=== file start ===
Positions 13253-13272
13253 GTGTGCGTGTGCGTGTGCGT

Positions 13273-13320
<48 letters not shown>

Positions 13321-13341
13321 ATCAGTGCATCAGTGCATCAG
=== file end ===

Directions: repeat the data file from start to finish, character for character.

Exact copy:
Positions 13253-13272
13253 GTGTGCGTGTGCGTGTGCGT

Positions 13273-13320
<48 letters not shown>

Positions 13321-13341
13321 ATCAGTGCATCAGTGCATCAG